From Wall Street to Watson – The 2013 Mark Luchinsky Memorial Lecture
This past week, I was honored to be invited to present the 2013 Mark Luchinsky Memorial Lecture at Penn State, and to meet with some of the faculty and students, including the Schreyer Honors College. This talk was presented as part of the lead-up for the 2014 Shaping the Future Summit. I enjoyed the opportunity to talk with students about technology issues, and since we didn’t have time to take everyone’s questions during the event, I’d like to use this blog to respond to several questions that came in through Twitter during & after the lecture.
Question: “When it comes to ethics in innovation, how do you balance when something created for good can be used for evil ? “
I see you’ve been reading Google’s list of 10 things they know are true (not doing evil comes in at number 6). While I personally like their technologist version of the Hippocratic Oath for engineers (first, do no harm), there are often large gray areas in practice (for example, should Google refrain from deploying their technology in nations which censor the Internet as a protest against that activity, or should they engage in these nations and try to improve things from within the system?). These are not easy questions. For some techniques on dealing with gray area thinking, I’d recommend the Presidential Leadership Academy at Penn State; I had the opportunity to meet with these students during my recent visit, and was quite impressed by their level of engagement and understanding. As a technologist, we have an ethical responsibility towards the technologies which we help create and deploy. However, often we can’t foresee exactly how a given technology will be used, or misused, in practice (there’s a famous story that AT&T originally didn’t want to file a patent application on the laser, because they couldn’t understand what it had to do with telephones). I’d encourage you to always act according to your values, and I try to approach my leadership role in the same way. For more on values-based leadership, you might consider the book “Leadership in my rear view mirror” by former IBMer Jack Beach.
Question: “ If technology is so important, why isn’t there a bigger push for it in grade school ? “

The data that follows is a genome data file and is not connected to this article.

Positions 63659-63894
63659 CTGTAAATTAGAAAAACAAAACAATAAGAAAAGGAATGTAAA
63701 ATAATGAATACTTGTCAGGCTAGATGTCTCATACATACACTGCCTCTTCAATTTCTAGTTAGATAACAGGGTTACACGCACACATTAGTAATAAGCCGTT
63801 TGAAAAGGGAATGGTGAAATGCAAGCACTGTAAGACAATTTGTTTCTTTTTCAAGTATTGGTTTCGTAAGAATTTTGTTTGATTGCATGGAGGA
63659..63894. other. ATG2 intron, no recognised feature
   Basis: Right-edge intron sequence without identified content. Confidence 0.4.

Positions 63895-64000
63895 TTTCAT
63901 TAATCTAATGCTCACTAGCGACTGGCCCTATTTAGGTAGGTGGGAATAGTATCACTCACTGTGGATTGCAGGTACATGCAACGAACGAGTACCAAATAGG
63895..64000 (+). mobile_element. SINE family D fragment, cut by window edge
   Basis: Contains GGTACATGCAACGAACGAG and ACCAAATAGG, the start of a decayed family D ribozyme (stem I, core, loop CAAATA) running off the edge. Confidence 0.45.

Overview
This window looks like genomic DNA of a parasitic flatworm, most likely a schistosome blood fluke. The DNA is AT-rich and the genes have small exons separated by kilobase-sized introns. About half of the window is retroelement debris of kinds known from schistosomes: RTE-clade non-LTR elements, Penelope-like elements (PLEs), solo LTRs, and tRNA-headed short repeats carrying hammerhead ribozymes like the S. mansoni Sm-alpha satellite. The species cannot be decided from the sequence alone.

In some places, there is a big push (particularly in countries outside the U.S.). In many other places, more needs to be done in order to update the curriculum and reflect the recent, growing importance of technology (for example, some states have firm requirements for high school graduation in subjects such as health education and gym, but no requirements for basic technical literacy). There are many reasons for this. Technology advances much faster than most elementary and middle schools can keep up. Changing the curriculum statewide requires significant effort (though programs like IBM’s sponsorship of P-TECH are making a good start, as recognized recently by President Obama). There are always financial, political, and other barriers to overcome in the real world. There are many schools experimenting with a broader STEM education curriculum, and international FIRST Lego League is part of that effort. There is also a growing recognition that the rules of higher education are changing as well, including recent efforts to develop very large online classes (MOOCs) delivered at very low cost. I think it’s important to provide students with an understanding of technology as a life skill. Even if they don’t plan to become engineers when they grow up, they will still need to vote on issues affected by technology, science, and math, including whether to believe the statistics from the latest election polls, whether they want to eat meat that’s been irradiated as a preservative, or whether we should invest more in manned or unmanned space exploration.
Question: “ What role does disaster recovery play in modern data centers ? “
There’s a lot of interest in disaster recovery, following the events of Sept. 11, 2001, and the subsequent array of natural and man-made disasters which have threatened major global data centers. I work on enterprise-class disaster recovery for Fortune 500 clients using IBM’s System Z platform, and I developed our qualification program for optical networking companies who want to have their solutions tested under these demanding conditions. Although most companies recognize the need for both disaster backup and business continuity, sometimes we need to be reminded of the business impacts which can result if these solutions are neglected or not tested and updated frequently. Large data centers need to carefully consider how much data they can afford to lose, how fast they need key functions to come back online after a disaster, and other factors so they can appropriately size their recovery strategy. I’m currently working on ways to use software defined networking (SDN) to rapidly re-provision long distance optical networks from wireless mobile controllers (such as a smart phone), so that you can move critical data around while you’re evacuating from a disaster site. We have a demo of this running at the SDN Innovation Lab in the NY State Center for Cloud Computing & Analytics, Marist College, NY, for those who are interested. You can also read more about disaster recovery in the latest edition of my book (insert shameless self-interested plug here), the Handbook of Fiber Optic Data Communication (4th edition, Elsevier/Academic Press).
It’s always a pleasure to talk with students about the future of technology. If you’d like to continue the conversation, drop me a line on Twitter @Dr_Casimer